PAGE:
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Monday, November 21, 2005

Wisteria Trellis

This afternoon I finally tackled the rejuvenation of the wisteria trellis in the back garden. This trellis is at least 15 years old, and perhaps even older. In our 10 years in the house we have done absolutely nothing to the trellis or the wisteria growing there.

The lattice, the typical stuff from Home Depot, across the top of the trellis acted as a basket for all the leaf litter of the 3 large trees that surround it, as well as the wisteria itself. There was so much litter up there that I was beginning to wonder if the extra weight might be making the entire structure unstable.

Now, though, the entire structure stands bare. The lattice top is removed, as are all the the sprawling wisteria vines and the leaf litter. It looks quite different now and just a bit sad. Built out of 2x4 and not 4x4, the structure is basically worn out. It sags to one side, even without the extra weight and all the structural/decorative corner blocks have split and the screws have pulled out. The decorative lattice-work sides have been spit and driven apart by the insistent vines until entire frames have shattered.

Finally, the termites (and other bugs) have had a field day with the wood. It doesn't even look like redwood was used to build the trellis, although, perhaps it was pressure-treated lumber at one time. While I didn't see any area that had failed entirely, there was much evidence of insect damage.

So, I guess this means that I need to get a new pergola up in this spot sometime before the wisteria leaves Winter dormancy. I had hoped to make some simple repairs to the existing trellis, but I think I knew in the back of my mind that a replacement was necessary. Luckily, I have some close friends, Don and Susie, who are landscapers and landscape designers. I am sure they can help me come up with a suitable replacement in return for a little computer consulting. Thank goodness for friends.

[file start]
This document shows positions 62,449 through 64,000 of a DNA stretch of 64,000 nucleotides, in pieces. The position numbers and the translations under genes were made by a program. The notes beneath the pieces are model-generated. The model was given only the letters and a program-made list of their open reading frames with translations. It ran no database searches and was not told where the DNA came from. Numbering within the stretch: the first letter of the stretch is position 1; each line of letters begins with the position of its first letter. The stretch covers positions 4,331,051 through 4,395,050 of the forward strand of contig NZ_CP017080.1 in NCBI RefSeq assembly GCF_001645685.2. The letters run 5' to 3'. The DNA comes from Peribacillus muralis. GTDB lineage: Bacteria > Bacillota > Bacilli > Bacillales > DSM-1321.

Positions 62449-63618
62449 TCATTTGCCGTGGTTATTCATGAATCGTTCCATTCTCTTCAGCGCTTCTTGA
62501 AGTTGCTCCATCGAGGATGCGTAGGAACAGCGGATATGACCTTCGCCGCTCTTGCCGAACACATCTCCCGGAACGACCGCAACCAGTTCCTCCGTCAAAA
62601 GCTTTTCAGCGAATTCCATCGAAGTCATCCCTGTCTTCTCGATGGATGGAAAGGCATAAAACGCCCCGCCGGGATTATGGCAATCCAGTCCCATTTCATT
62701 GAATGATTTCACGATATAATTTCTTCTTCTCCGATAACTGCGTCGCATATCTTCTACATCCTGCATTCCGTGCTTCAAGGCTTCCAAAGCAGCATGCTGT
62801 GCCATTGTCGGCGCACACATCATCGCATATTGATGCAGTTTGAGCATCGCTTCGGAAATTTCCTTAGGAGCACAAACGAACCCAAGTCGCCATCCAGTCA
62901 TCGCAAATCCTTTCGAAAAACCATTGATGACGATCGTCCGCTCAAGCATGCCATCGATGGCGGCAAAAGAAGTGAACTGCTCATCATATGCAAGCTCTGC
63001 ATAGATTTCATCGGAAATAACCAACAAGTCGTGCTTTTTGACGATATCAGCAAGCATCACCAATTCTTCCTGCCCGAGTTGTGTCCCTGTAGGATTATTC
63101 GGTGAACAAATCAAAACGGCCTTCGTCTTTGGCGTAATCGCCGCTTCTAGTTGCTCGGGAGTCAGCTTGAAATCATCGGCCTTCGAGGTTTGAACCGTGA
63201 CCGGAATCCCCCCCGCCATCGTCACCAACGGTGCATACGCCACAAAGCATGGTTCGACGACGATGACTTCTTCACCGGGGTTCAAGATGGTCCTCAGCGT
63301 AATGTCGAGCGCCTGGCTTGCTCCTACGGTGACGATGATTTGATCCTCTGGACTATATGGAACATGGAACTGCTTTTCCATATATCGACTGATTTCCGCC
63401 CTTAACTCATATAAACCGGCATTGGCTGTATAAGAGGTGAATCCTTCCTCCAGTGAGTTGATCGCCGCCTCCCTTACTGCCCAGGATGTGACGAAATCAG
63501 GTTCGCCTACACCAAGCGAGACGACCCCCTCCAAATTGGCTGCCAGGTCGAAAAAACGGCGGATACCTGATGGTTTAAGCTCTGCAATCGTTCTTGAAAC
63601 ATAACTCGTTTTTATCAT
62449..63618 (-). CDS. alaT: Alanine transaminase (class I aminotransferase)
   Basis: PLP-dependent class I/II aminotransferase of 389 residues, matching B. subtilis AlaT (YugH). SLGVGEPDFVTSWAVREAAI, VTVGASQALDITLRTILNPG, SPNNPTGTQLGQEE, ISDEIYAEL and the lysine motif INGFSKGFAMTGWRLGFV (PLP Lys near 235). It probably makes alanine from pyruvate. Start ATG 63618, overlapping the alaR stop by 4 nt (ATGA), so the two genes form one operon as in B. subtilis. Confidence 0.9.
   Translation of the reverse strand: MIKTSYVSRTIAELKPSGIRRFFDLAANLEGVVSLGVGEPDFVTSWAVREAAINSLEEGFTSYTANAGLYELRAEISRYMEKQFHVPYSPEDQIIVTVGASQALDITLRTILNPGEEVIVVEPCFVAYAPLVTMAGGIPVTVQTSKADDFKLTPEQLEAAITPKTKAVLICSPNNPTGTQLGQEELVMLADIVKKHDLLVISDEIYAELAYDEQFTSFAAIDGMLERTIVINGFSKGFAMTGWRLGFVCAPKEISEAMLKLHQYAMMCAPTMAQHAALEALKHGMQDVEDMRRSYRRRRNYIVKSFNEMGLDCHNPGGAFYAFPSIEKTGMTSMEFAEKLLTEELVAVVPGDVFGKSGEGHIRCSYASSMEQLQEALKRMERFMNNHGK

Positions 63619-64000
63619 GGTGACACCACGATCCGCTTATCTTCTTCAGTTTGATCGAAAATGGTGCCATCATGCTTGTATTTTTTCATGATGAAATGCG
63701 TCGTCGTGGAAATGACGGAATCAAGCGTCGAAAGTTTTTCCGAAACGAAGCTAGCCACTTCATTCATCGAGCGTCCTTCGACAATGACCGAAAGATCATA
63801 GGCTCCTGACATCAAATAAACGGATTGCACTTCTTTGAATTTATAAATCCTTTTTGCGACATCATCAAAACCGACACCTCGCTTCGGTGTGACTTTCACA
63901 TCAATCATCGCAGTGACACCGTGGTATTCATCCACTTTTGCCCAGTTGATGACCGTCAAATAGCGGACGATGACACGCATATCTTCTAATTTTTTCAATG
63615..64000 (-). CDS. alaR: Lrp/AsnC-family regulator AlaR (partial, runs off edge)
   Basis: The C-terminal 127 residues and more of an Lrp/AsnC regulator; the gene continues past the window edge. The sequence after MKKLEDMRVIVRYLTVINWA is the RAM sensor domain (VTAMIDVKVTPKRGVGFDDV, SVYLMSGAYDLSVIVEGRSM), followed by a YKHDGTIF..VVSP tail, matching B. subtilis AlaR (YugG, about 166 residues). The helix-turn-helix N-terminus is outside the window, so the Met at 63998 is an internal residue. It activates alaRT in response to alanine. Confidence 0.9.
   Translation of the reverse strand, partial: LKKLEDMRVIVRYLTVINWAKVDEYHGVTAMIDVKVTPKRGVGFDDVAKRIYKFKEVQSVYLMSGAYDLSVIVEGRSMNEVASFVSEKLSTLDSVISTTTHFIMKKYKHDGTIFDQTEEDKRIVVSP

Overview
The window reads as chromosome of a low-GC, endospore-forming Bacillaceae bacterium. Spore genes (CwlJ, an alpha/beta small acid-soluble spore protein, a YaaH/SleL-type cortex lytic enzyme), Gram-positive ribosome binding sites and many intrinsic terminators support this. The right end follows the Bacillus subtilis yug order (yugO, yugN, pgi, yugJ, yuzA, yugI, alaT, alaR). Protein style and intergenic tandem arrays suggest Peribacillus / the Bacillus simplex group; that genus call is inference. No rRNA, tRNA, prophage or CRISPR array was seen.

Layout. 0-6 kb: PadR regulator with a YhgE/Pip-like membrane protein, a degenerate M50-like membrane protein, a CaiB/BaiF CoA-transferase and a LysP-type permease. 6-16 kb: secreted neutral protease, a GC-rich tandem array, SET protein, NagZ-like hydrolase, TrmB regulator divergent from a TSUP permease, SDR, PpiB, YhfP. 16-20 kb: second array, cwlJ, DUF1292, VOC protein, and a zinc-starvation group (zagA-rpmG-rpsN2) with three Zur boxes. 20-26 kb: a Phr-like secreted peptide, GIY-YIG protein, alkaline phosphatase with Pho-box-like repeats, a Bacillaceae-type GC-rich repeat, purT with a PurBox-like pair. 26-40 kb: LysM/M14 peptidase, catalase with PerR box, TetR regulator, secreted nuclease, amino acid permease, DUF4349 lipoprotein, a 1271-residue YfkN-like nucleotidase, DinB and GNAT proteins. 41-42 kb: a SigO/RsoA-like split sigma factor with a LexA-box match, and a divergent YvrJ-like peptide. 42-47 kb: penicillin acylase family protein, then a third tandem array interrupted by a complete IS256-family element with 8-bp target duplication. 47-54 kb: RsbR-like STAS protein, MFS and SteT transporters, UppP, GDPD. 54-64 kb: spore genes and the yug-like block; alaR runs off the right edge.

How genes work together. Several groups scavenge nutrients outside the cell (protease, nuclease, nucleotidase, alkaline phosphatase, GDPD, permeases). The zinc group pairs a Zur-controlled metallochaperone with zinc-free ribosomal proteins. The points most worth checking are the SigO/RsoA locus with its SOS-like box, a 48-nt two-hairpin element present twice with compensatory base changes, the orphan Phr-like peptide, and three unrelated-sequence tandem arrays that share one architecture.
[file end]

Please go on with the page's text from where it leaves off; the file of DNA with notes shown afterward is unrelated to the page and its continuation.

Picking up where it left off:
Any new structure would be built out of 4x4 with some allowance for protection from weather and insects. The current vertical posts are simply set in the ground. Perhaps we should raise the new ones on some piers or in holes with better drainage.

I am sure the wisteria will recover, regardless of the structure. It will be a slow recovery for the next several years, but that is good, as it will allow me to prune it into shape each Fall and not let it get out of hand so badly. I fully intend to treat it with a heavier hand each season instead of letting run wild.

I will keep you informed of my plans with the trellis and I would be interested in hearing what solutions you have devised for your own gardens. Leave your comments using the Comments link below.


Blogger Todd said...

Doug, our whole patio was at one time covered with Wisteria.

Was very pretty, but as you saw, pretty damaging.

When in Tivoli, I went to a restaurent that had a 300 year old Wisteria.

Two things appeared to me that made it successful
1. the structure was overkill, cross members the size of telephone poles. But I don't think that is the true solution to keep the structure up.
2. It appears the owners made sure the Wisteria only grew on top. anywhere it was coming down, the waiters kept an eye out to push the shoots back up.

So the whole thing was actually a carpet on top of the structure, preventing it from damaging the structure.



1:46 PM  

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